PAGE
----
Tuesday, October 13, 2015

Game of Life with Python

The game of life consists of a grid of cells where each cell can be dead or alive and the state of the cells can change at each time step. The state of a cell at the time step t depends on the state of the grid at time t-1 and it is determined with a very simple rule:

A cell is alive if it's already alive and has two living neighbours, or if it has three live neighbours.

We call the grid universe and the alive cells population. At each time step the population evolves and we have a new generation. The evolution of the population is a fascinating process to observe because it can generate an incredible variety of patterns (and also puzzles!).

Implementing the game of life in Python is quite straightforward:
import numpy as np

def life(X, steps):
     Conway's Game of Life.
     - X, matrix with the initial state of the game.
     - steps, number of generations.
    def roll_it(x, y):
        # rolls the matrix X in a given direction
        # x=1, y=0 on the left;  x=-1, y=0 right;
        # x=0, y=1 top; x=0, y=-1 down; x=1, y=1 top left; ...
        return np.roll(np.roll(X, y, axis=0), x, axis=1)

    for _ in range(steps):
        # count the number of neighbours 
        # the universe is considered toroidal
        Y = roll_it(1, 0) + roll_it(0, 1) + roll_it(-1, 0) \
            + roll_it(0, -1) + roll_it(1, 1) + roll_it(-1, -1) \
            + roll_it(1, -1) + roll_it(-1, 1)
        # game of life rules
        X = np.logical_or(np.logical_and(X, Y ==2), Y==3)
        X = X.astype(int)
        yield X
The function life takes in input a matrix X which represents the universe of the game where each cell is alive if its corresponding element has value 1 and dead if 0. The function returns the next steps generations. At each time step the number of neighbours of each cell is counted and the rule of the game is applied. Now we can create an universe with an initial state:
X = np.zeros((40, 40)) # 40 by 40 dead cells

# R-pentomino
X[23, 22:24] = 1
X[24, 21:23] = 1
X[25, 22] = 1
This initial state is known as the R-pentomino. It consists of five living cells organized as shown here (image from Wikipedia)

It is by far the most active polyomino with fewer than six cells, all of the others stabilize in at most 10 generations. Let's create a video to visualize the evolution of the system:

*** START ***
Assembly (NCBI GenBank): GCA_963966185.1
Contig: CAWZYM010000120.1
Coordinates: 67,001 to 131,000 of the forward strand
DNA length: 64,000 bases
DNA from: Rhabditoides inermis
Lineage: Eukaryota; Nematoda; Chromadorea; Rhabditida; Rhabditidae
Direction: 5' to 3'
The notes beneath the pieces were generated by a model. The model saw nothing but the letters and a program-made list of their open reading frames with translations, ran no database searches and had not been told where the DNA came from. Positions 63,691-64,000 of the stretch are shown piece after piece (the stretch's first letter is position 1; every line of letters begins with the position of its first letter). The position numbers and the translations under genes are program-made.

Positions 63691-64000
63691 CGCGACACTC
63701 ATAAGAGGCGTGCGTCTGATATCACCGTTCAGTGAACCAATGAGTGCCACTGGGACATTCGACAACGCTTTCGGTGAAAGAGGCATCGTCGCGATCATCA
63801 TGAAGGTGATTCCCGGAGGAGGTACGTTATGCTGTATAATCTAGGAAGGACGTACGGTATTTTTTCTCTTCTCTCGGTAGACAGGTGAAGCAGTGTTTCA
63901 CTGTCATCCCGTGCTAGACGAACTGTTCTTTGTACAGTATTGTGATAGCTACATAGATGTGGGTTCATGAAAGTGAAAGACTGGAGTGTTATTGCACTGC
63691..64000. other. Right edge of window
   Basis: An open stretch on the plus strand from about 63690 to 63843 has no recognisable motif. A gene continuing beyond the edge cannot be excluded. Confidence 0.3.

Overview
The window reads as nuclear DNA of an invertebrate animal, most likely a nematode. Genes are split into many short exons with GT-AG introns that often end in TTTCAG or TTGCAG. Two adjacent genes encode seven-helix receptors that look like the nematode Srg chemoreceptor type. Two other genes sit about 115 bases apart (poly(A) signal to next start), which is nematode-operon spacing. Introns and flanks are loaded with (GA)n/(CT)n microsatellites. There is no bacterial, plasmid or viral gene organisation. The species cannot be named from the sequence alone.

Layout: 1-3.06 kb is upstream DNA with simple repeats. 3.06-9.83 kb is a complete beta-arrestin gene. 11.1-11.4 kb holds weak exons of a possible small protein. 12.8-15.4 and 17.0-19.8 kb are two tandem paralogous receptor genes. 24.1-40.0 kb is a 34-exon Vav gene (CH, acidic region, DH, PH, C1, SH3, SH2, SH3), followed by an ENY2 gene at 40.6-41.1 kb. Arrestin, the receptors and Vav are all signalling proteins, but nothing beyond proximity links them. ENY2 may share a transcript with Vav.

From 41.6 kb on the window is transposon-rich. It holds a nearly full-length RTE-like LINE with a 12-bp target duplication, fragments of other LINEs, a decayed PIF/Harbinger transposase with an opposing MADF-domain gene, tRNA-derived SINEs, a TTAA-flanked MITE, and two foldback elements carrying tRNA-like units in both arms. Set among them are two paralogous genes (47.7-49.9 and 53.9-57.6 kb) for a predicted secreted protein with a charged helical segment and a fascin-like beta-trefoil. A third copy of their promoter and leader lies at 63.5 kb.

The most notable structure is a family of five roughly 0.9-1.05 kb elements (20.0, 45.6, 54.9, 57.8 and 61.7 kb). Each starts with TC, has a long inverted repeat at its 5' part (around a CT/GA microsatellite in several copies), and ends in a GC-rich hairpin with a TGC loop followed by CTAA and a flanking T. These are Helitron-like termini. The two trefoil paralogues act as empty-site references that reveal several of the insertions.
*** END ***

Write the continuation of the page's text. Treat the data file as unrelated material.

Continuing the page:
from matplotlib import pyplot as plt
import matplotlib.animation as manimation

FFMpegWriter = manimation.writers['ffmpeg']
metadata = dict(title='Game of life', artist='JustGlowing')
writer = FFMpegWriter(fps=10, metadata=metadata)

fig = plt.figure()
with writer.saving(fig, "game_of_life.mp4", 200):
    for x in life(X, 800):
The result is as follows:

In the video we can notice few very well known patters like gliders and blinkers. Also an exploding start at 0:55!

Thursday, April 9, 2015

Stacked area plots with matplotlib

In a stacked area plot, the values on the y axis are accumulated at each x position and the area between the resulting values is then filled. These plots are helpful when it comes to compare quantities through time. For example, considering the the monthly totals of the number of new cases of measles, mumps, and chicken pox for New York City during the years 1931-1971 (data that we already considered here). We can compare the number of cases of each disease month by month. First, we need to load and organize the data properly:
from scipy.io import loadmat
NYCdiseases = loadmat('NYCDiseases.mat') # loading a matlab file
chickenpox = np.sum(NYCdiseases['chickenPox'],axis=0)
mumps = np.sum(NYCdiseases['mumps'],axis=0)
measles = np.sum(NYCdiseases['measles'],axis=0)
In the snippet above we read the data from a Matlab file and summed the number of cases for each month. We are now ready to visualize our values using the function stackplot:
import matplotlib.patches as mpatches
import matplotlib.pyplot as plt

          [chickenpox, mumps, measles], 

# creating the legend manually